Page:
On the shore of the Congo River in Kinshasa sits the Fleuve Congo Hotel, a five-star hotel with a weekly pool party in a country where most people subsist on less than $2 a day. The hotel hosts an ongoing stream of prominent guests, including the former NBA All-Star Dikembe Mutombo, the Senegalese-American musician Akon, and the founder of the Blackwater private-security firm, Erik Prince, as well as investors from Western Europe, Russia, and China. The Fleuve’s high-profile residents typically come to the Democratic Republic of Congo (D.R.C.) after the country’s main source of wealth—its minerals. But they’re not usually there for diamonds or other precious stones; most are there to compete for the country’s stores of cobalt. The D.R.C. has more of it than any other country in the world, which is now driving geopolitical competition there, not just among businesses but between the U.S. and Chinese governments. Why cobalt?

Lisa Sachs is the director of the Columbia Center on Sustainable Investment at Columbia University and the vice-chair of the World Economic Forum’s Global Agenda Council on the Future of Mining & Metals. According to Sachs, cobalt—along with lithium, copper, nickel, and other critical minerals, as they’re called—are essential for building vitally important new technologies, particularly for the kind of products necessary to reduce fossil-fuel consumption and greenhouse-gas emissions. Critical minerals are the main building blocks of electric-vehicle batteries and potentially key for producing, distributing, and storing clean, renewable energy. And yet, Sachs says, mining these minerals comes with substantial environmental and social costs. The mines for them tend to be powered by fossil fuels, and they tend to deplete and contaminate local water supplies, worsening global warming both directly and indirectly. In the D.R.C. specifically, cobalt and other minerals are often mined by child laborers and under dangerous conditions. Globally, China now controls much of the mining of critical minerals, particularly lithium and cobalt, which has led to a complex geopolitical dynamic around a type of natural resource likely to become only more important.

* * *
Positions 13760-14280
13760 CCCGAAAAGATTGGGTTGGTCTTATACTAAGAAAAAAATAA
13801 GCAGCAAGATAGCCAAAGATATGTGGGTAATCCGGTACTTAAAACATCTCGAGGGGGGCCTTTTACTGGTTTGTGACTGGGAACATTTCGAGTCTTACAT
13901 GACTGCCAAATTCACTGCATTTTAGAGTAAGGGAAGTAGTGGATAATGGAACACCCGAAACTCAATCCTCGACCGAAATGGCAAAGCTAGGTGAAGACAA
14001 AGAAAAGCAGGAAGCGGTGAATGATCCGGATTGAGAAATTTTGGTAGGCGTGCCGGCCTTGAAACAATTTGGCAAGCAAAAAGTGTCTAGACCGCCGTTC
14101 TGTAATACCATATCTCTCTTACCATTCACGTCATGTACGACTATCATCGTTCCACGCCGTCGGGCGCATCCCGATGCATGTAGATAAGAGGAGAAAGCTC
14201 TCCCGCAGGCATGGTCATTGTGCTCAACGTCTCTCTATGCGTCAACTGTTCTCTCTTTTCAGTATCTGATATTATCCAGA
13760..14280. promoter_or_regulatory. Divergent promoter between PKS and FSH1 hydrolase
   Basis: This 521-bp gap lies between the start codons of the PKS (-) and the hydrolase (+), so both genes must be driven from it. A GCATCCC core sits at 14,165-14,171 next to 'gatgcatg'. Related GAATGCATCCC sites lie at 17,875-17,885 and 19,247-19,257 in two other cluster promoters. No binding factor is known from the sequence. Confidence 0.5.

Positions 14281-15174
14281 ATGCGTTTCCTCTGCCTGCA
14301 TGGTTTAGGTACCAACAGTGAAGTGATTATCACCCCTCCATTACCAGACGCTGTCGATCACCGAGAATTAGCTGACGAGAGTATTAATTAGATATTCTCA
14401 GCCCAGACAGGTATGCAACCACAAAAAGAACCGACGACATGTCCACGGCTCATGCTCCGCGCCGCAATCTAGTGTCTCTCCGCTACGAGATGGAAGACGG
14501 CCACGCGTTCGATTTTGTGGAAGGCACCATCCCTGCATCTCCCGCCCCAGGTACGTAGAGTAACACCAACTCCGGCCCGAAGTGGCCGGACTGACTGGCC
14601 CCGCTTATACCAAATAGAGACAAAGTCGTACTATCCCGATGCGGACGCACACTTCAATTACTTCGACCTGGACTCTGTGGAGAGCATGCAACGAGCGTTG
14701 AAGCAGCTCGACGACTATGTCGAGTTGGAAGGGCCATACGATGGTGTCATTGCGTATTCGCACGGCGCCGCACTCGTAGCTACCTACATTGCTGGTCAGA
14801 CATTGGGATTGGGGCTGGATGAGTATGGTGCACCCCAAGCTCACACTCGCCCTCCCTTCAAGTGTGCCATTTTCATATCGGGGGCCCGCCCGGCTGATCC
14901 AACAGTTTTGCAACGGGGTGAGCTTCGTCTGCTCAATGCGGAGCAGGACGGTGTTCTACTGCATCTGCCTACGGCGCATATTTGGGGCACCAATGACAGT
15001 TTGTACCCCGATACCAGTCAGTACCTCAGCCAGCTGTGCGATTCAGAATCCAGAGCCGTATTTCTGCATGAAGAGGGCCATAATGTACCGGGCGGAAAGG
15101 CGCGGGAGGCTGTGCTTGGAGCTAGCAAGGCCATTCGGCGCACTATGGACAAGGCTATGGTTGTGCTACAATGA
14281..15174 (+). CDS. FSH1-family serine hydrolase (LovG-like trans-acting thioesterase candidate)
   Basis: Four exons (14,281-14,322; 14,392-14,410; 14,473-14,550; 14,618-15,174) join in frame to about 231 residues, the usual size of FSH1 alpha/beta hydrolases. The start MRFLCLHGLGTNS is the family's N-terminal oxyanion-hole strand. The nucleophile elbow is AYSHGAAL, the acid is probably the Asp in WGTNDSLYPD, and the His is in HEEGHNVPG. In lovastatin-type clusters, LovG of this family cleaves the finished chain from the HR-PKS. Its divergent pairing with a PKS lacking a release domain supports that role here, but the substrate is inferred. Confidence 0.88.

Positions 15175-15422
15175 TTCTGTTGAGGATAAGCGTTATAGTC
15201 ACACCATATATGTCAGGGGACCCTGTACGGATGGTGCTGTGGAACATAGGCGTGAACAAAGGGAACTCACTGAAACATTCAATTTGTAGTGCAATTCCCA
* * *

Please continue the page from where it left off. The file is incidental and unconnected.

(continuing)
Michael Bluhm: Why are critical minerals so important?

Lisa Sachs: A lot of people don’t realize that meeting society’s material needs in the coming decades will require a tremendous volume of mined materials. The world’s population continues to grow, and it’s urbanizing, meaning more construction, more power grids, more fiber optic cables, and so on.

The massive energy transition from fossil fuels to cleaner energy sources will take a huge amount of mined materials for generation, transmission, distribution, and storage—for solar panels, wind turbines, and batteries. Each component of the energy transition needs minerals. Critical minerals are essential components of those technologies, especially—but not only—for the energy transition.

There isn’t one agreed set of critical minerals. Each country has a list of them; the lists overlap, but they’re not the same. They include cobalt, nickel, copper, lithium, manganese. It’s not a static, closed list, though. The materials we need are sure to change. We’re constantly innovating for efficiency, or when the supply chain is expensive or risky, so technologies are evolving and the universe of critical minerals and the demand for critical minerals is always in flux.

Bluhm: You say demand for these minerals will increase. What’s driving the business of critical minerals now?

Sachs: There are four important dynamics. First, we need to massively ramp up the production of renewable-energy technologies—not just solar panels and turbines but also distribution grids, batteries, storage, and so on.

Dion Beetson

Second, where are we going to get these minerals? There’s already been a scramble to get them and geopolitical tension around access to them. Access is an important dynamic because it concerns who mines the minerals and what supply chains look like.

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